Man cleared of killing teenage worker during summer job
A culpable homicide case against Dean Reynolds was found not proven by a jury.
A man has been cleared of killing a teenage workmate by switching on an industrial machine while he was inside.
Dean Reynolds, 23, stood trial accused of culpable homicide following the death of 17-year-old Michael McLean.
Prosecutors claimed he started up an oil rig cable pulling machine, causing it rotate while the teenager was in its drum.
But on Friday, a jury at the High Court in Aberdeen found the case against Reynolds not proven.
Mr McLean died six days after being found unconscious at Denholm MacNamee's industrial cleaning and painting facility in Inverurie, Aberdeenshire.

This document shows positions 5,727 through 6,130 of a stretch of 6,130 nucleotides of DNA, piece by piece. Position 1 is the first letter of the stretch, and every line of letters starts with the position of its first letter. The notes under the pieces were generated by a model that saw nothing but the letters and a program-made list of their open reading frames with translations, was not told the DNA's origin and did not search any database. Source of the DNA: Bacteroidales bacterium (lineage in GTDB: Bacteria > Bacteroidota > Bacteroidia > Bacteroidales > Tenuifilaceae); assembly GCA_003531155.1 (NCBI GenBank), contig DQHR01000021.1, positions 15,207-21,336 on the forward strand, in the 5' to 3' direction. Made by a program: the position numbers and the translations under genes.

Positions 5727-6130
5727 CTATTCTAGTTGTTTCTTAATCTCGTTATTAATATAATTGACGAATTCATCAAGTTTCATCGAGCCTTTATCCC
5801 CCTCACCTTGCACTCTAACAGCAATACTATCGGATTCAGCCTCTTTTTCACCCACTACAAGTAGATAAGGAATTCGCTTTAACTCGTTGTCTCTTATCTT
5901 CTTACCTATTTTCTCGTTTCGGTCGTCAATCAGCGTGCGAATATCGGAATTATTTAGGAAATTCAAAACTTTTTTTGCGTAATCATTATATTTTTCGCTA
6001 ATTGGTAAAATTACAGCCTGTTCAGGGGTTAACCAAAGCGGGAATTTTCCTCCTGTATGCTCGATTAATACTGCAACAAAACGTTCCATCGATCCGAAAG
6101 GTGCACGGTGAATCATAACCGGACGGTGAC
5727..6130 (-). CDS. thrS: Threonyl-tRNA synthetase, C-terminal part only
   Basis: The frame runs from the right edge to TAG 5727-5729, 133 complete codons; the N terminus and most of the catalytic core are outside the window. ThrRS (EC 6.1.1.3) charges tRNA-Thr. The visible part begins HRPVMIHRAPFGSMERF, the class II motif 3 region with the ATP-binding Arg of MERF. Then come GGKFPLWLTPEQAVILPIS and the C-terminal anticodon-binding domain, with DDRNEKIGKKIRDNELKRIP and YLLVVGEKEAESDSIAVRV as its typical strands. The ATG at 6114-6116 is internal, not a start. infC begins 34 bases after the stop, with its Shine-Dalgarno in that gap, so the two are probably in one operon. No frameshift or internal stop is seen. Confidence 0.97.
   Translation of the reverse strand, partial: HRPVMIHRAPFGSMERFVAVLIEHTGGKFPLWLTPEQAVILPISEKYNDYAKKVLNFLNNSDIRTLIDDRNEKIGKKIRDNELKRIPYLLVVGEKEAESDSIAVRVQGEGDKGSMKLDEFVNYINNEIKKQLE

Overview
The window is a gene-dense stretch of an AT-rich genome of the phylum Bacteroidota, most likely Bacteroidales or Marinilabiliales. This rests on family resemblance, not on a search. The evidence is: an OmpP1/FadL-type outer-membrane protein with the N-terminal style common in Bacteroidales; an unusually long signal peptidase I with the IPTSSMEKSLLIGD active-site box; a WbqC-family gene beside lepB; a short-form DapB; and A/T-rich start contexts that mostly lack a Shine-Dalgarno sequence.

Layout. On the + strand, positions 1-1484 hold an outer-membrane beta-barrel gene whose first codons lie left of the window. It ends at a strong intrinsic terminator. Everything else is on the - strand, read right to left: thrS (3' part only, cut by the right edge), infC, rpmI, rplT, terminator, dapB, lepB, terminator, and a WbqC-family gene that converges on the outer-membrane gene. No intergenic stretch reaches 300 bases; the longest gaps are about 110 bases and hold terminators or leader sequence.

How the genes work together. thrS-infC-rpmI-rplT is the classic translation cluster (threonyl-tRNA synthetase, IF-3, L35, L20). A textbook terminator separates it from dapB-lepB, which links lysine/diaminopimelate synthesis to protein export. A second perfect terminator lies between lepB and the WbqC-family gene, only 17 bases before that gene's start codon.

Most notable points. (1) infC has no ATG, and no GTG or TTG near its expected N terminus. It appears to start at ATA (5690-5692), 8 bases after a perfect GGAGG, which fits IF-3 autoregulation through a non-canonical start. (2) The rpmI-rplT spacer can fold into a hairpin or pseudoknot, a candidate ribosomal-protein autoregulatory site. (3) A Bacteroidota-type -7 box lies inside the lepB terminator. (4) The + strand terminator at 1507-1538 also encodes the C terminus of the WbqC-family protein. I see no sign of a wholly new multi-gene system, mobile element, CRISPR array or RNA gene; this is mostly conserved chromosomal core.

The trial heard Mr McLean was found bleeding from the ears on the floor of a paint shed on August 14, 2015 - the last day of his summer job at the firm.
His father - who also worked at the company - frantically tried to give him CPR before he was rushed to Aberdeen Royal Infirmary.
The court was told that a post-mortem examination found that Mr McLean had suffered a broken vertebrae in his neck, which caused a tear in his spinal cord leading to cardiac arrest which starved his brain of oxygen.
Reynolds, of Keith, Aberdeenshire, denied a charge of culpable homicide.
An alternative charge under the Health and Safety at Work Act and a second charge of attempting to pervert the course were dropped at the end of the Crown case.
A jury of six men and nine women took one-and-a-half hours to find the charge not proven by a majority verdict.
Reynolds started straight ahead and showed no emotion as the verdict was read.
Judge Lord Beckett told Reynolds: "You have been acquitted by the jury's not proven verdict, you are discharged and free to go."